This task was designed for an NSF supported summer program for teachers and undergraduate students held at the University of New Mexico from July 29 through August 2, 2013 (http://www.math.unm.edu/mctp/). Simulating the game was a very powerful method for the participants to grapple with this problem.

Solutions

Solution: 1 Using a table to show equally likely outcomes

First, let’s analyze the case where you first choose box A. There are three possibilities: * There are 10,000 points in box A. Then the computer can open either of the other two boxes because they are both empty. If the computer opens B and you stay, you win. If the computer opens C and you stay, you win. So if you stay with box A, you will win 10,000 points. If you switch, you don’t win any points. * There are 10,000 points in box B. Then the computer can only open box C, because it never opens the box with points in it. If you stay with box A, you don’t win any points. If you switch to box B, you win 10,000 points. * There are 10,000 points in box C. Then the computer can only open box B, because it never opens the box with points in it. If you stay with box A, you don’t win any points. If you switch to box C, you win 10,000 points. The same kind of analysis holds if you choose box B or C at the beginning: if you were right the first time, staying pays off (which happens 1 out of 3 times), and if you are wrong, then switching pays off (which happens 2 out of 3 times). Let’s make a table that summarizes the results of staying.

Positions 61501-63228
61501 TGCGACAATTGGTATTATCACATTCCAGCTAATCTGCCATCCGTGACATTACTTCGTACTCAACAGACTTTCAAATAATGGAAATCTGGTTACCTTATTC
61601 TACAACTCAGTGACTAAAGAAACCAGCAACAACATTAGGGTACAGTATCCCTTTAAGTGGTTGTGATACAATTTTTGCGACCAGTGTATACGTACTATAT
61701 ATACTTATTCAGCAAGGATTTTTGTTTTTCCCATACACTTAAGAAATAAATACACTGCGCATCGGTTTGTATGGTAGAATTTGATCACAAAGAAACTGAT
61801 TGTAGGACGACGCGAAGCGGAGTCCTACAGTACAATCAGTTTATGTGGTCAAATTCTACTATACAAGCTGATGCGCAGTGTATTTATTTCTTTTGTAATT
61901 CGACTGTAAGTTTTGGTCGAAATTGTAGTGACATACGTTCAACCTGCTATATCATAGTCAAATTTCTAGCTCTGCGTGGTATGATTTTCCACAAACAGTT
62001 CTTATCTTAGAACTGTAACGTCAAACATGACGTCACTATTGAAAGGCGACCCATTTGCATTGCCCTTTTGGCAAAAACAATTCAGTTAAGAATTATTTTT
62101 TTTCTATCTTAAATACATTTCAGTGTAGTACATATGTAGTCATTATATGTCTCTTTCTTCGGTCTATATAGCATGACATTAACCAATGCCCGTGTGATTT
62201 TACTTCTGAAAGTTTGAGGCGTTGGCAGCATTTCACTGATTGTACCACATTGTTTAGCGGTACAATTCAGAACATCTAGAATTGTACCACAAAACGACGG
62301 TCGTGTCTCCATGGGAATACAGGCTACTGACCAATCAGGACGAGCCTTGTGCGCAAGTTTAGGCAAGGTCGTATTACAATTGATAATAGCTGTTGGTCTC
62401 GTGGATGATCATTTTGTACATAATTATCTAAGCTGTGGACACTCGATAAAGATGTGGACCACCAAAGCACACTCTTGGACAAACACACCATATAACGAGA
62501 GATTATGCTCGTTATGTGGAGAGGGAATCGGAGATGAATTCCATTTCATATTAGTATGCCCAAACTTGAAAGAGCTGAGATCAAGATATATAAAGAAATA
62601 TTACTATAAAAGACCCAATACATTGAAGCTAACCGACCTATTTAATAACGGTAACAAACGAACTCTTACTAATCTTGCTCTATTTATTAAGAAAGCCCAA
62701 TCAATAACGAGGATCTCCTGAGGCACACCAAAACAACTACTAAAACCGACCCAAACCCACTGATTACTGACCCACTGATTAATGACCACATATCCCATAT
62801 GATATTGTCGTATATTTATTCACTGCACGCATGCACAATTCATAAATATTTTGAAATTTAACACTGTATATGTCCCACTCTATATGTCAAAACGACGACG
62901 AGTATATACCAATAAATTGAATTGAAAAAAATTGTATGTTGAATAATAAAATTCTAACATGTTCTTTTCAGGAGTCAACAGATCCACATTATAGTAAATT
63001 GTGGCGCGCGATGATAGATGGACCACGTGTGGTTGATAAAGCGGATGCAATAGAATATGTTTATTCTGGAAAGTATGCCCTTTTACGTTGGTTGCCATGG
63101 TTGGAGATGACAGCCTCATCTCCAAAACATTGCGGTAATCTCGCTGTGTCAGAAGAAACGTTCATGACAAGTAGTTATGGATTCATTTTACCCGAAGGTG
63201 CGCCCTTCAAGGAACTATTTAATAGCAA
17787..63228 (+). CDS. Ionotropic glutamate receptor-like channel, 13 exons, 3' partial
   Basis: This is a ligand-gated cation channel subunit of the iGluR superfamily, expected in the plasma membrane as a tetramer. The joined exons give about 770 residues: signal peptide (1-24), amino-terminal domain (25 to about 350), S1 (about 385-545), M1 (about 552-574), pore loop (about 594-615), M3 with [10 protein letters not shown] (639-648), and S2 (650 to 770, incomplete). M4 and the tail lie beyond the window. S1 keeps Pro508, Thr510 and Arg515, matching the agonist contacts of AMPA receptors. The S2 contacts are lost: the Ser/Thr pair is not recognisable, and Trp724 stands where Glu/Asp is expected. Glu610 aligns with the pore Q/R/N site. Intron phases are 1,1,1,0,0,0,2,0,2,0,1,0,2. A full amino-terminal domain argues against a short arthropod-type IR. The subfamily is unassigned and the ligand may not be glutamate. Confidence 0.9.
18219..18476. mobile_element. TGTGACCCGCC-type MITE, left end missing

Staying strategy 10,000 pts in box A 10,000 pts in box B 10,000 pts in box C